First, before we erect or construct anything we must have a strong foundation, a base – so to speak. Otherwise the whole structure will eventually collapse. That said, we must focus most of our energy and efforts on building a base inside prison, then work our way outwards. Once we are well-rooted, it will be easy to branch out by sending our ideology to the streets with serious minded brothas/sistas who will push the movement out there. However, that is not to say that we shouldn't be trying to build out there right now.
Thus, we must advocate for the development of a movement rooted in the revolutionary tradition that looks out for the interests of all oppressed people as a whole, opposes fratricidal violence (black-on-black, brown-on-brown) and work to develop an alliance with other social movements outside prison.
Secondly, we must understand that even small movements, because they include people with different ideas, reveal political debates over next steps, practical objectives, potential allies, and movement tactics. The idea and politics that guide a specific movement have a profound effect on its ultimate direction as well as on the activists involved. But, the guiding politics of social movement don't simply appear out of thin air. Rank-and-file BPP members themselves invented the armed self-defense tactics just as rank-and-file civil rights leaders developed the civil disobedience and non-violent protest strategy, and these members had to win others to these new tactics through a process of political debate and experience. They were leading with their ideas and testing them in practice.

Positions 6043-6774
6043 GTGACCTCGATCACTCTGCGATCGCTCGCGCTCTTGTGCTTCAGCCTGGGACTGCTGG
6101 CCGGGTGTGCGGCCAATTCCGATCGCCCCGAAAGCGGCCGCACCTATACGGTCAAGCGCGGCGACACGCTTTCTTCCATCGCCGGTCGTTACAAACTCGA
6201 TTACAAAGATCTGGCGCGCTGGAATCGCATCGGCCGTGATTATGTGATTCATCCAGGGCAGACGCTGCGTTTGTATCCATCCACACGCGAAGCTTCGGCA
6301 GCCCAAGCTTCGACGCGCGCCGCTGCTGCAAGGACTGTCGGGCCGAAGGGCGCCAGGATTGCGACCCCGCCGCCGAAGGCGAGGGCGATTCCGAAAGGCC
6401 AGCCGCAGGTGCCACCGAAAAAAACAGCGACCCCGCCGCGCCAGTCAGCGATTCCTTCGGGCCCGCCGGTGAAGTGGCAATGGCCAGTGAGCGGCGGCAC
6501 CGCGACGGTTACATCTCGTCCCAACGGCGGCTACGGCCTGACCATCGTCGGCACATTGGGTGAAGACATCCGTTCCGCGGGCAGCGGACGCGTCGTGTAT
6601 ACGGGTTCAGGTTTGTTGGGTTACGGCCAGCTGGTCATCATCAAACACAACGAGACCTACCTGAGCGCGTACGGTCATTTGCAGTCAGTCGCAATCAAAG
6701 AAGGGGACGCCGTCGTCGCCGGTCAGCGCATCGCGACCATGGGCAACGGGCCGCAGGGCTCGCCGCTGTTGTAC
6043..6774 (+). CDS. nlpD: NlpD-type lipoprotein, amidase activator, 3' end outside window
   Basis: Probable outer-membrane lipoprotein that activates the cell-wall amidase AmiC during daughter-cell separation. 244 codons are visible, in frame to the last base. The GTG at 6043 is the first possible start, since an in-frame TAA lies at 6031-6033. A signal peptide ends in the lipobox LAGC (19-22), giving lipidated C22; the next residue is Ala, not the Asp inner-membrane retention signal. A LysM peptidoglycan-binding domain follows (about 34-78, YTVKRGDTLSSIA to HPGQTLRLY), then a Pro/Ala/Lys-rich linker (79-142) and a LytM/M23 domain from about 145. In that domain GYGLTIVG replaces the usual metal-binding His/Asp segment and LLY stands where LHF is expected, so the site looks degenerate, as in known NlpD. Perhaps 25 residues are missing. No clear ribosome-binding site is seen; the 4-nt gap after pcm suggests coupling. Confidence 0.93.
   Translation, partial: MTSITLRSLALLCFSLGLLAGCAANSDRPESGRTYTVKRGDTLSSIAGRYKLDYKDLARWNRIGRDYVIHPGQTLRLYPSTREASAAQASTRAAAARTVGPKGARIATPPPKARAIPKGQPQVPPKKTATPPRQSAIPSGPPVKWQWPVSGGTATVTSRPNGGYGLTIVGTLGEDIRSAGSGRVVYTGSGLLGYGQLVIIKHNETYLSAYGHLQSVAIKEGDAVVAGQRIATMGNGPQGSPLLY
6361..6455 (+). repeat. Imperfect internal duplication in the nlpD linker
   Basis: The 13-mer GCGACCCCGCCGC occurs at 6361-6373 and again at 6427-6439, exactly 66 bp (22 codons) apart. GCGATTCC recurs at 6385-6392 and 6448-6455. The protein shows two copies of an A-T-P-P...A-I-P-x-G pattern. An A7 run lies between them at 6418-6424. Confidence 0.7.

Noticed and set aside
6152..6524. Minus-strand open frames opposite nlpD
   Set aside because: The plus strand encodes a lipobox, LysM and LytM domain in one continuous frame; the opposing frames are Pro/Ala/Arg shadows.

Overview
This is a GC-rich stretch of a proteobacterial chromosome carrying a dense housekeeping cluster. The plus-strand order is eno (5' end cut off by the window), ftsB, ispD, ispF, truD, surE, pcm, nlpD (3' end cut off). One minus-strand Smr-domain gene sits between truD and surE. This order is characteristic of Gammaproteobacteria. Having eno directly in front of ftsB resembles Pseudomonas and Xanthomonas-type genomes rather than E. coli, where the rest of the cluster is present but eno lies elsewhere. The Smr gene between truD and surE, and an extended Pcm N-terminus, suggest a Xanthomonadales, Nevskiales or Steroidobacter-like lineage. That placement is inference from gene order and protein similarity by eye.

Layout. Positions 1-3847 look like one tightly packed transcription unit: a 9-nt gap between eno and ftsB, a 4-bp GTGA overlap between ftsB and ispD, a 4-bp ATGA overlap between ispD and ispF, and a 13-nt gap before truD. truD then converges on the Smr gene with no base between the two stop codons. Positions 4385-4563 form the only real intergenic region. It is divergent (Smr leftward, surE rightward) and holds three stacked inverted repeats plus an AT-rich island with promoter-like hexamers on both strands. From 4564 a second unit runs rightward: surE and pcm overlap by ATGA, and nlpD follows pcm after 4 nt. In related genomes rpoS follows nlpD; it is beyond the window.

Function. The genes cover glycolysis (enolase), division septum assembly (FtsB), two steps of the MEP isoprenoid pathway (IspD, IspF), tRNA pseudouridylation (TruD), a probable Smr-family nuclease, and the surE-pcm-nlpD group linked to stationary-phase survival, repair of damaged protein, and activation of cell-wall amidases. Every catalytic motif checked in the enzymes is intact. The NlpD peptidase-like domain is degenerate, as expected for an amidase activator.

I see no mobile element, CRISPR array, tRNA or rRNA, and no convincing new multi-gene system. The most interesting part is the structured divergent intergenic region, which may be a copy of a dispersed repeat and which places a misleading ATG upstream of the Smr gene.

Political leadership is just this: individuals, with the experience of struggle, can advance ideas and tactics that will strengthen the movement and develop to help prepare it for the next stages in struggle — whether economic, political, or ideological.
Huey P. Newton and others recognized the importance of uniting oppressed people into a political party that could act as a unit, providing leadership and an important counter-weight to the overbearing power of the capitalist state.
I'm going to finish with a quote from one of the leaders of the Black Power movement, who said "when a people arises, when it develops awareness, when it is convinced of the righteousness of its actions, there is nothing that can stop it. The people sweep aside all obstacles placed in their path like a whirlwind cleaning out all the dirt in a country."
Now, we have a lot of work to do before we can go around making claims like that. But this idea that we need to be building inside right now is, I think, the only perspective that fits when you understand that we're looking at a war against the system that is being launched from within, and when you understand the scale of resistance that is necessary.
People are receptive to the "idea" of resisting, but they're doing so in a context in which their revolutionary spirit is very weak and needs to be ignited. But, this is the task of our generation, and I think these kinds of ideas we are building on now are all about the process of trying to rebuild that Black revolutionary fighting anti-capitalist regime.
MIM(Prisons) adds: "Unity from the inside out" is a slogan that United Struggle from Within has used in promoting the development of unity among and between lumpen organizations (LOs) in prison. This slogan echoes the strategy promoted above of building a strong prison movement to affect the rest of society. Sloganeering is one of the tactical tasks necessary to build an effective anti-imperialist movement. Good slogans are based in mass line. This means taking correct ideas from the masses and reinforcing them through propaganda. Finding effective slogans and language that connects the mass consciousness to the revolutionary struggle should be a focus of USW. This is part of what it means to provide leadership as the comrade describes above.